More stories from the Bells | AspenTimes.com

More stories from the Bells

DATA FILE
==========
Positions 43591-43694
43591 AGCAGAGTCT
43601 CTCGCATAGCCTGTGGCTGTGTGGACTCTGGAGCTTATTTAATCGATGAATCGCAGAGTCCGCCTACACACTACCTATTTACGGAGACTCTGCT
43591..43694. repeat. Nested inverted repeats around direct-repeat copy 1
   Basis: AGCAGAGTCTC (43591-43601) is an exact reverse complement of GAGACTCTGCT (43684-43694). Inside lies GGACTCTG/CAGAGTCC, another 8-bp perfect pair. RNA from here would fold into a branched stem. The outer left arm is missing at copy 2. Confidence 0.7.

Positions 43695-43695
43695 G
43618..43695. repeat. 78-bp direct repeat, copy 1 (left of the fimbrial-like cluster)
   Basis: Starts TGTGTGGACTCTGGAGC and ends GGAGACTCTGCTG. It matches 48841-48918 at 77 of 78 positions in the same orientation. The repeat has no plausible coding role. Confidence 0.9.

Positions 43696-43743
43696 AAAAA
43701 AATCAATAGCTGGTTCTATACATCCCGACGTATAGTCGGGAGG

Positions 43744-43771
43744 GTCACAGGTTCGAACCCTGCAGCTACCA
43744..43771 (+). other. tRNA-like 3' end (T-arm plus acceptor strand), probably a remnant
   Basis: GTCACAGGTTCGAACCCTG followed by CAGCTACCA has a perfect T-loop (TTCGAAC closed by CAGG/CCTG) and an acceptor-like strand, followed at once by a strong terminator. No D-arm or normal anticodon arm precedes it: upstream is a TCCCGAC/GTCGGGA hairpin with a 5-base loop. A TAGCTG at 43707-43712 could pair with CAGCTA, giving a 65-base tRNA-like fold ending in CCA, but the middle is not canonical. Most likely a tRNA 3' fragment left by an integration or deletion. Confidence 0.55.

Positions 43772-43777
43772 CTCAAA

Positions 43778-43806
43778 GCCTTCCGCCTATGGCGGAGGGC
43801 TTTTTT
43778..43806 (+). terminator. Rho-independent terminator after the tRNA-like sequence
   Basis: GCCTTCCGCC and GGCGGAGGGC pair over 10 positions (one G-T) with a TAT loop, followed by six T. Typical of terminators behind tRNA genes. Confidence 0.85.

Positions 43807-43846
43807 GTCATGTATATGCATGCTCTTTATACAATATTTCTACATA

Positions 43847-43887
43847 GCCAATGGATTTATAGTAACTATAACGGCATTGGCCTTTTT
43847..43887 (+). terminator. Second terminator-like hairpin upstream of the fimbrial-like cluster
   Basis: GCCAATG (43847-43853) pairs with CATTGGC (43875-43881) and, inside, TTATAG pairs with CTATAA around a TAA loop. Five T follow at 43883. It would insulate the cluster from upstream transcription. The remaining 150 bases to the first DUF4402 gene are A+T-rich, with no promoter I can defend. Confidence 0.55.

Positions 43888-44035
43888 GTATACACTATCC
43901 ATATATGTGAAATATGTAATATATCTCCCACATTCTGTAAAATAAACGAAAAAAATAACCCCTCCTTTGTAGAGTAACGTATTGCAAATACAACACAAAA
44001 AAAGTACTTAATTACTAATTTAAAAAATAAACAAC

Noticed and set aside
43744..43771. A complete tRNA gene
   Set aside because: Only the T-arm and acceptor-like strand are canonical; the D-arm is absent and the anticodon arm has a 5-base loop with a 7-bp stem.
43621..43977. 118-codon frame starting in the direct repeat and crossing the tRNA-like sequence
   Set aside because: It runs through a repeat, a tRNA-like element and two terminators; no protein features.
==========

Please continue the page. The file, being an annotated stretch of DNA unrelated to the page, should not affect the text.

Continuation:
Dear Editor:Stories. Tony Vagneur has stories. And Roger Marolt. And Bruce Berger. And Warren Conner. (Boy, how did we let him go without writing down everything he knew about the Roaring Fork Valley?) And now comes Becky Sparks’ “Looking back at the Bells” letter on Aug. 3 (Letters to the Editor) talking about camping at the Bells with Craig Ward when he was just a kid. So now I have to tell my story about the Bells which only Sue Lum’s daughters have heard from my mouth.My aunt and uncle had just gotten married in West Dummerston, Vt. in August of 1939 and were on their honeymoon trip out west. In Colorado Springs they met a civil engineer named Hagerman who told them that Aspen was the perfect place for them to spend part of their honeymoon. They took his advice and made the drive. You can imagine the drive from Colorado Springs in 1939.Once in Aspen they inquired if there might not be a cabin somewhere where they could stay. Yup. There was and it belonged to an old Swede named Andersen up near Maroon Lake. Up they went on the gravel road where they found Mr. Andersen in his cabin. He agreed to let them stay in the cabin but allowed as how there wouldn’t be much privacy with him staying there too. They said that was fine and he put up blankets across the cabin so they could have a little privacy.He turned the radio on at night and early in the morning so that they could have a little more privacy and that was why they were awakened the next morning, Sept. 1, 1939, with the news that Germany had invaded Poland and World War II had begun.I was about two years old at the time and had been present at their wedding in Vermont, but of course I never heard the story of their adventure near Aspen until years later when my uncle was visiting at the invitation of the Aspen Institute during the 25th anniversary of the Goethe Bicentennial in 1974. My uncle described the location of the cabin and it fit precisely the property I knew to be owned now by Henry Stein. I called Mr. Stein and he invited us to lunch in the little house he had built on the land that once belonged to Mr. Andersen.So, there’s another Bells story for you! And then there’s Barry’s and Christina’s wedding and then … on and on.Jim BreastedCarbondale